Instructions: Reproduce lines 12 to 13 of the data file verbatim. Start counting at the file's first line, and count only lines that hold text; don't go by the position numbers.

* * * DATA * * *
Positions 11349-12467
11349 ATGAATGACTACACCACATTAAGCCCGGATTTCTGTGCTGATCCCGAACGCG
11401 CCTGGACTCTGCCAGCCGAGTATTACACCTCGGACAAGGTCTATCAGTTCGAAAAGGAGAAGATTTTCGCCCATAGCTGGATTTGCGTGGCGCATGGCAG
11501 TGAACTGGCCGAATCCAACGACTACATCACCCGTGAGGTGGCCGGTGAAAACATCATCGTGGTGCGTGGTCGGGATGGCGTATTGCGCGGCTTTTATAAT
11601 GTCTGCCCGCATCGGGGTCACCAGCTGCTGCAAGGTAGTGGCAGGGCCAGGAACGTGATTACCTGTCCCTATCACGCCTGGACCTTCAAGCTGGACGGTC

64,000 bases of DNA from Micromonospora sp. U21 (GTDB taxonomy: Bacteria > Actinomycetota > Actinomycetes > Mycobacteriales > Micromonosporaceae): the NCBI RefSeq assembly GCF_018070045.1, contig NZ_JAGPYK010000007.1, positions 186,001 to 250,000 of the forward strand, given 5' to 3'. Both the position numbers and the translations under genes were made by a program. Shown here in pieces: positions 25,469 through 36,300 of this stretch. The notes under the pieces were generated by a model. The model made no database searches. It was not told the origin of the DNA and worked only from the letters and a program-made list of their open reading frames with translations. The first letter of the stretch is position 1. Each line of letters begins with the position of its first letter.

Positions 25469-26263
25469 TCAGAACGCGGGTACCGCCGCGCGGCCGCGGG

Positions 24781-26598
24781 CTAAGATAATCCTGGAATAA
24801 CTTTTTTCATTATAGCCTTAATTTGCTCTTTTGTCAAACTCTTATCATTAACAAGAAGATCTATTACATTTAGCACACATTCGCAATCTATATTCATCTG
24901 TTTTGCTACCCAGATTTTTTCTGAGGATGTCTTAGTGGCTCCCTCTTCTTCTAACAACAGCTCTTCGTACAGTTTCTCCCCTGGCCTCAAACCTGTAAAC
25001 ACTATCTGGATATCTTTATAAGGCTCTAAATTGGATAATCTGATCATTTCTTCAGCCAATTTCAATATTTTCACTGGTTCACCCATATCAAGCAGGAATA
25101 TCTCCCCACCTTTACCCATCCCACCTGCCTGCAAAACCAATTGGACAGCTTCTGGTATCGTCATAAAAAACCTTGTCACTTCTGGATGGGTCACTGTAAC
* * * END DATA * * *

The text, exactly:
24901 TTTTGCTACCCAGATTTTTTCTGAGGATGTCTTAGTGGCTCCCTCTTCTTCTAACAACAGCTCTTCGTACAGTTTCTCCCCTGGCCTCAAACCTGTAAAC
25001 ACTATCTGGATATCTTTATAAGGCTCTAAATTGGATAATCTGATCATTTCTTCAGCCAATTTCAATATTTTCACTGGTTCACCCATATCAAGCAGGAATA